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Red Meat Linked to Breast Cancer in Harvard Study

  • VOA News

FILE- A beef chuck roast is displayed in Philadelphia, April 13, 2007.

FILE- A beef chuck roast is displayed in Philadelphia, April 13, 2007.

Eating red meat as an early adult could increase the risk of breast cancer, according to new research.

Researchers from Harvard University analyzed data on over 88,000 premenopausal women aged 26 to 45 who are taking part in the Nurse’s Health Study II and completed a questionnaire on their eating habits in 1991.

The Nurse’s Health study has been monitoring the health of female registered nurses since 1976.

Red meat included unprocessed beef, pork, lamb and hamburger, and processed red meat included hot dogs, bacon and sausage.

For the questionnaire, the nurses were asked to rate the frequency they ate red meat from among nine categories ranging from “never or less than once per month” to “six or more per day.”

Taking into account factors like age, height, weight, family history and race, the researchers were able to identify 2,830 cases of breast cancer cases over 20 years.

Using statistical modeling, the researchers say they were able to estimate breast cancer risks for women with different diets. They said that for each increase from among the nine options for red meat consumption, there was an increase in developing breast cancer.

Researchers said a higher intake of red meat was associated with a 22 percent increase in risk of breast cancer. Each additional serving per day upped the risk by 13 percent.

Substituting chicken for one serving of red meat per day actually reduced the risk of breast cancer by 17 percent, the study said.

In concluding, the study’s authors said that eating a lot of red meat in early adulthood "may be a risk factor for breast cancer, and replacing red meat with a combination of legumes, poultry, nuts and fish may reduce the risk of breast cancer."

They cautioned, however that further study of the relation between diet in early adulthood and cancer is needed.

A diet high in red meat has long been linked to colon cancer and pancreatic cancer, but its relationship to breast cancer has been little understood.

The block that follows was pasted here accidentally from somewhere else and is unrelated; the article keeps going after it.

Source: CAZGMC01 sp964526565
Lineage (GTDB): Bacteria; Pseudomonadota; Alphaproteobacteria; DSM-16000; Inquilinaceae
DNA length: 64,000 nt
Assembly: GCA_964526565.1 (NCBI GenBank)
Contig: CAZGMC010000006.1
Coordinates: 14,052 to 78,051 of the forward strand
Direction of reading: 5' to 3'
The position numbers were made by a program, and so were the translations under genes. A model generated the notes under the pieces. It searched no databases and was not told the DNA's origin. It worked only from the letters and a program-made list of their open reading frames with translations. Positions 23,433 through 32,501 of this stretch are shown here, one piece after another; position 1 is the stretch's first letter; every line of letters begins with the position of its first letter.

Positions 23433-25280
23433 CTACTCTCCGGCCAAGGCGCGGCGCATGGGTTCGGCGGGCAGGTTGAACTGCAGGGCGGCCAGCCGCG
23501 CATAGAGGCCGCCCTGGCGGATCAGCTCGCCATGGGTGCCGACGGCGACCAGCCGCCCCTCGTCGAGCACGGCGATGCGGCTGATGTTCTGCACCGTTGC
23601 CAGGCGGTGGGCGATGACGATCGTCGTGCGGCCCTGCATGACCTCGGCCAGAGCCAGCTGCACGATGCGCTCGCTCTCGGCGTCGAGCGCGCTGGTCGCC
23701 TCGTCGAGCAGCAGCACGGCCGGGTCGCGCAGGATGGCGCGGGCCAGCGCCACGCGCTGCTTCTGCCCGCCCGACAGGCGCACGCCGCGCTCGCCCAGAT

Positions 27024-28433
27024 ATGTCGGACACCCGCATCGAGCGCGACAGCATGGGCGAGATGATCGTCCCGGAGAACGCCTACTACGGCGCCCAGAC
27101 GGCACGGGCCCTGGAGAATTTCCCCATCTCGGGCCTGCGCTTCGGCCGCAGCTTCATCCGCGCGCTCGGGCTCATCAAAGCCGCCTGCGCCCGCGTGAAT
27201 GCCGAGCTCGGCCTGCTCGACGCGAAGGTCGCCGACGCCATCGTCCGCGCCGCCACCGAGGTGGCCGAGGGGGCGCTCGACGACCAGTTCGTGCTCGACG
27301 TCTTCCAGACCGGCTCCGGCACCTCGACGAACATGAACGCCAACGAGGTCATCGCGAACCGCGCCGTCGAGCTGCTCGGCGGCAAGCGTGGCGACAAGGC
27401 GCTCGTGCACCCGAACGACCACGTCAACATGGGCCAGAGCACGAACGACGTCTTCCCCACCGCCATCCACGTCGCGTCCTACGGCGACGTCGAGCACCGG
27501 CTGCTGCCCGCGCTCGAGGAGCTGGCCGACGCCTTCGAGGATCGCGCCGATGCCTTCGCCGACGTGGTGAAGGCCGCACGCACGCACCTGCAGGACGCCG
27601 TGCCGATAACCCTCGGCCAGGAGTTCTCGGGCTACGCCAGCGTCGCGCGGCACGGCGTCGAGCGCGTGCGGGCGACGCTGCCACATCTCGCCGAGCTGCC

Not all were convinced by the study.

“As several researchers who have analyzed this study have already pointed out, the totality of the available evidence indicates that red meat consumption has little or no effect on breast cancer risk,” said the American Meat Institute’s vice president for scientific affairs, Betsy Booren, PhD in an emailed statement.

“This study with extremely weak associations based on self-reported food intake doesn’t add much to our current knowledge on this complex condition. It is well known that the best steps women can take to reduce their breast cancer risk are maintaining a healthy weight, exercising, reducing alcohol consumption and not smoking.”

Another expert said the study was not definitive.

"The women who ate less red meat may have a healthier lifestyle, and that reduces their risk of cancer, Dr. Stephanie Bernik, chief of surgical oncology at Lenox Hill Hospital in New York City told the website Healthday. “The increased risk tied to red meat might only stand in for other unhealthy behaviors," she said. "A healthy lifestyle can lower your risk of cancer in general."

Mia Gaudet, director of genetic epidemiology at the American Cancer Society, told the Associated Press that eating red meat as an early adult could be connected to increased risk of developing breast cancer.

"Breasts are still developing and are more susceptible to carcinogens before women have their first full-term pregnancy," she said.

The American Cancer Society recommends people eat a "plant-based" diet.

"It's important to have a healthy lifestyle throughout your life and not just as you get older and more worried about cancer," Gaudet told the AP. "People should perhaps consider ordering a salad or a vegetarian option sometime."

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